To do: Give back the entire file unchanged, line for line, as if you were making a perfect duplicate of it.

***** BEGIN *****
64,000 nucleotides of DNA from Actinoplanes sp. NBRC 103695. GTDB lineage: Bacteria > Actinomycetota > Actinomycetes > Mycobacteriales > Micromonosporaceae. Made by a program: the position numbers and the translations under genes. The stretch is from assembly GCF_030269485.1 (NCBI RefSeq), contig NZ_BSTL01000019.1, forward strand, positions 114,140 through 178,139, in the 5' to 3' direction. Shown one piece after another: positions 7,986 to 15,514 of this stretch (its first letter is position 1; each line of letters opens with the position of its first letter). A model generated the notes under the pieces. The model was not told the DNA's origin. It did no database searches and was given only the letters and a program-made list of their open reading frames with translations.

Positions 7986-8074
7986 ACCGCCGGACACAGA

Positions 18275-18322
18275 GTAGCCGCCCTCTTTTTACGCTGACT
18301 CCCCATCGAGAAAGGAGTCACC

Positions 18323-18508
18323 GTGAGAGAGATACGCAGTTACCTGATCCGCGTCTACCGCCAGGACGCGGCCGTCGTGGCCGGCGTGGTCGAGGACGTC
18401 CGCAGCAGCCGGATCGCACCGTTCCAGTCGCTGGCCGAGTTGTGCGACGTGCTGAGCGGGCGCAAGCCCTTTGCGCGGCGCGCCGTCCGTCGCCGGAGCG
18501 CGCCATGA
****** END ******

64,000 nucleotides of DNA from Actinoplanes sp. NBRC 103695. GTDB lineage: Bacteria > Actinomycetota > Actinomycetes > Mycobacteriales > Micromonosporaceae. Made by a program: the position numbers and the translations under genes. The stretch is from assembly GCF_030269485.1 (NCBI RefSeq), contig NZ_BSTL01000019.1, forward strand, positions 114,140 through 178,139, in the 5' to 3' direction. Shown one piece after another: positions 7,986 to 15,514 of this stretch (its first letter is position 1; each line of letters opens with the position of its first letter). A model generated the notes under the pieces. The model was not told the DNA's origin. It did no database searches and was given only the letters and a program-made list of their open reading frames with translations.

Positions 7986-8074
7986 ACCGCCGGACACAGA

Positions 18275-18322
18275 GTAGCCGCCCTCTTTTTACGCTGACT
18301 CCCCATCGAGAAAGGAGTCACC

Positions 18323-18508
18323 GTGAGAGAGATACGCAGTTACCTGATCCGCGTCTACCGCCAGGACGCGGCCGTCGTGGCCGGCGTGGTCGAGGACGTC
18401 CGCAGCAGCCGGATCGCACCGTTCCAGTCGCTGGCCGAGTTGTGCGACGTGCTGAGCGGGCGCAAGCCCTTTGCGCGGCGCGCCGTCCGTCGCCGGAGCG
18501 CGCCATGA